Flowers cascade down hillsides, spill over large urns and pop up everywhere in Oak Haven Gardens near Arroyo Grande.
“Flowers always make people better, happier and more helpful; they are sunshine, food and medicine for the soul,” wrote Luther Burbank.
That’s the very goal marriage and family therapist Tara Storke and her husband master craftsman Richard Gormley hoped to achieve in creating their garden. As their website reports, their mission is to provide a beautiful and safe environment where you can enrich and enhance your spiritual, physical, emotional and mental well-being. She offers opportunities for meditation and counseling on site.
The relaxing sound of water in action fills the air from fountains of all shapes and sizes placed strategically throughout the garden. A waterfall tumbles into a shaded pond filled with waterlilies, a lotus and giant koi. Large green aeonium rosettes circle the edge of the pond.
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After a deer, a black bear and a golden retriever all ended up in the pond, Gormley had the property encircled with a deer fence. It successfully kept critters out of the pond until one day Storke stumbled and fell in herself. She is as cheerful about the incident as the flowers in the garden.
“People often get fountains for their gardens or desktops after visiting here. There is power in serenity,” Storke said.
A Cecile Brunner rose climbs up to the deck off the master bedroom where views of the canyon below stretch toward distant mountains. A pair of large Raphis palms tower over their ceramic pots. Roses, which are primarily in pots, include white clustered Sally Holmes and Polka.
Watching scores of hummingbirds flit into their favorite flowers is delightful. Some of these plants include California fuchsia and fuchsia hybrids in hanging baskets and pots, purple cuphea (star burst), lavender, delicate pink agastache (hummingbird mint), abundant aloes, agapantha, penstemon, purple salvia and blue lobelia.
“We have hundreds of hummingbirds,” Storke said as she gracefully touched a magnificent deep purple clematis ‘Rooguchi’ ideally planted with its bell-shaped flowers in sun and feet in shade.
Although many plants in the garden are low water users, clematis is not. A pink and white fuchsia begonia grows vigorously at the shady front of the garden. Nearby a score of quail cross the driveway so fast the little ones appear to be walnuts on roller skates. The bluebird isn’t interested in quail. He has taken over a wren nesting box and quietly observes all visitors.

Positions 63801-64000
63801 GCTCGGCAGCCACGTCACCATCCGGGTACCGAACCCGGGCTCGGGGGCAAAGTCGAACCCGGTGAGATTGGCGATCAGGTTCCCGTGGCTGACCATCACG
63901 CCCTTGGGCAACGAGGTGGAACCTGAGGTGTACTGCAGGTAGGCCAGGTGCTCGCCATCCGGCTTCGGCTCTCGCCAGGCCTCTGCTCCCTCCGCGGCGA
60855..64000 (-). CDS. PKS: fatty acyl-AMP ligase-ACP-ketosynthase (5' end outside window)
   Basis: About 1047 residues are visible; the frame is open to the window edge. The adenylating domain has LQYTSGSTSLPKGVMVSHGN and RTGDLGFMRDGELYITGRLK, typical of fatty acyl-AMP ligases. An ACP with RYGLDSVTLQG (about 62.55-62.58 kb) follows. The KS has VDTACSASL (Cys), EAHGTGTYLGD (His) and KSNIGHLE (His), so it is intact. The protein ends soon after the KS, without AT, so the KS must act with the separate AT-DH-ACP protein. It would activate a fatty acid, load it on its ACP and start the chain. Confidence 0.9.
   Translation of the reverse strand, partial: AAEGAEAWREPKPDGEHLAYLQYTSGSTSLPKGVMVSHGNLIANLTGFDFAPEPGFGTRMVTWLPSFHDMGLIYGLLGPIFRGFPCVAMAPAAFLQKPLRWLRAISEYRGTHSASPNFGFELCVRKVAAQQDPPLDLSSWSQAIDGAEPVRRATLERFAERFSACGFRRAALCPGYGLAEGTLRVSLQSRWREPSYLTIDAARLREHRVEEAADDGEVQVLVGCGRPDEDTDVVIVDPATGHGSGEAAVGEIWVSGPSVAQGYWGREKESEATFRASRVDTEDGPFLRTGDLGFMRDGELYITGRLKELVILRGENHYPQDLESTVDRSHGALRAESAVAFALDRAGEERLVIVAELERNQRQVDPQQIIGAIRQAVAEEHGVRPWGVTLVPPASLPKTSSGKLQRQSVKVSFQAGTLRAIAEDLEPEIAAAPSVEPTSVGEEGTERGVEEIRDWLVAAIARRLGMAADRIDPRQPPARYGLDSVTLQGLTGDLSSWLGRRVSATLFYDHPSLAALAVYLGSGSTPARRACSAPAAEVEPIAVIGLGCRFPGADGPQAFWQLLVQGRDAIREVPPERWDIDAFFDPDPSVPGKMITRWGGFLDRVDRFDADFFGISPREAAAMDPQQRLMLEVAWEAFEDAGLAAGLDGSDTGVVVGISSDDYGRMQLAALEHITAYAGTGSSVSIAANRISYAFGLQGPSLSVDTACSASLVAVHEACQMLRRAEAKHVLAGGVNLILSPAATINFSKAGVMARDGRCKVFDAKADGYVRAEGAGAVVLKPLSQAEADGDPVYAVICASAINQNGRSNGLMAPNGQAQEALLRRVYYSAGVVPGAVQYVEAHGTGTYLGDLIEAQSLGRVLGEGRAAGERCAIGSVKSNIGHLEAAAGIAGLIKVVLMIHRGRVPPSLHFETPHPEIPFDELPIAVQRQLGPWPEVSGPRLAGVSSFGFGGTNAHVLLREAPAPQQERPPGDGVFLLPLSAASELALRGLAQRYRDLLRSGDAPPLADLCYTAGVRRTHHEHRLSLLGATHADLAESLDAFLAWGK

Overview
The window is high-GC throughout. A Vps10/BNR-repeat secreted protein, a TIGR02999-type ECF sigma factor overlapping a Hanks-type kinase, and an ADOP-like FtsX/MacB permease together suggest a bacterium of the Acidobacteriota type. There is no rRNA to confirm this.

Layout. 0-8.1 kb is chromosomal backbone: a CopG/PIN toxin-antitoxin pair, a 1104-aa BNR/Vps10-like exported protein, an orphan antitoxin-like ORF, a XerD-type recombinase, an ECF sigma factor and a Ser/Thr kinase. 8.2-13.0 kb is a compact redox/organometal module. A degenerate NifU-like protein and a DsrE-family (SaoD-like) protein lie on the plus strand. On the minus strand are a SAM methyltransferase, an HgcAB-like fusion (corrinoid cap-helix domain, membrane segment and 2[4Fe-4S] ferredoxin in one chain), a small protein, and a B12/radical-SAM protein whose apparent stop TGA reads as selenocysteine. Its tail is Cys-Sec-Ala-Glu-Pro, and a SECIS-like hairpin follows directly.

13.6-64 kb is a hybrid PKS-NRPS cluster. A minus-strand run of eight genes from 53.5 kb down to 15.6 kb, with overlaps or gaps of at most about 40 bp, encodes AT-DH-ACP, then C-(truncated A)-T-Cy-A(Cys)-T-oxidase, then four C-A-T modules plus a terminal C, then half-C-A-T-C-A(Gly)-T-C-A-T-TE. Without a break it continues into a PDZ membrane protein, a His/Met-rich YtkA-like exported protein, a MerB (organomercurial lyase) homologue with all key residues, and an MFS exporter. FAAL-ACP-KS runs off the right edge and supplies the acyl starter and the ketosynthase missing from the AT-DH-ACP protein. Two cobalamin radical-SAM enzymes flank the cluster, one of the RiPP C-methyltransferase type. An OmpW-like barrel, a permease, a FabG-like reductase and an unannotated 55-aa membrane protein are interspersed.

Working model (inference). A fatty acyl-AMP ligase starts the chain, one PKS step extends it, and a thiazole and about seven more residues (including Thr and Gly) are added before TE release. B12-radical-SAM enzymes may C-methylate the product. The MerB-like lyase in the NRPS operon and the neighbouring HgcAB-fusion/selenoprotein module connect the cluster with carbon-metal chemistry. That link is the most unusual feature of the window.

Not all the birds are happy. “The junco squawked and squawked and we couldn’t figure out why until we realized that repair to the deck had put his water and birdbath out of action. The noise stopped when we put everything back,” Storke explained.
She and Gormley are a talented team. They search out items at yard sales to repurpose and repair and aren’t afraid to tackle making complex furniture, holiday decorations or bird feeders from things many would toss.
Together they transformed a casually built home into a woodworker’s solid masterpiece, an outbuilding into a charming office/guest cottage, a tack room into a well-planned wood shop, and an acre and a quarter into a bird, animal and people paradise.
One important initial effort involved changes to an exceptionally long gray concrete driveway. They had it stained terra cotta and extended it with soil-filled Air-Vol Block planted with grass, an unthirsty fescue. The result: rainwater percolates into the extended driveway and is beautiful instead of utilitarian. An informal hedge of dwarf pomegranate curves along the concrete.
A California Thrasher makes a mess by taking his long curved beak and digging the edges of the drive looking for bugs. This bird is only found in California and Baja, according to the Cornell Lab of Ornithology.
Oak Haven Gardens is recognized by the National Wildlife Federation as a Certified Wildlife Habitat and is part of its network of mini-refuges. And according to the proudly displayed certificate: “Because of the owner’s conscientious planning, landscaping and sustainable gardening, wildlife may find quality habitat — food, water, cover, and places to raise their young.”
“Tara is a bird lover extraordinaire,” Gormley said. He doesn’t fuss about the junco’s mess, just sweeps it up. He tempers his wife’s exuberance by carefully ensuring the new plants she puts in get drip lines and that everything in the house and garden operate properly.
This might mean putting in a deeper well when dishwasher and toilet can’t operate at the same time. He is a master designer and builder while she is the master gardener. He has skillfully hidden anything utilitarian.
“Society garlic helps with gopher control,” Storke said. What does she do with the fruit from the different trees? “The birds get fruit before we do. We don’t mind.”
Although visiting racoons don’t care about aesthetics, the garden is enhanced by Japanese quince and maples, pepper trees, liquidambers, Toyon and coffeeberry, oaks and avocado, nectarine, apricot and plum.
The quail once tore an entire bank down in their search for food; Ceanothus ‘Yankee Point’ and Ceanothus ‘Dark Star’ make a bank of blue and the area is holding now. Ceanothus ‘Marie Simon’ with its soft foliage is deciduous and is used as an ornament.
Pelargonium ‘Frank Headley’ — with its variegated leaves and gentle coral flowers — makes a positive statement throughout the garden. It quickly adapts wherever it is planted.
The writers and photographer for this story fell under the spell of Oak Haven Gardens and its serenity. They all left reluctantly.
For details visit Oakhavengardens.com.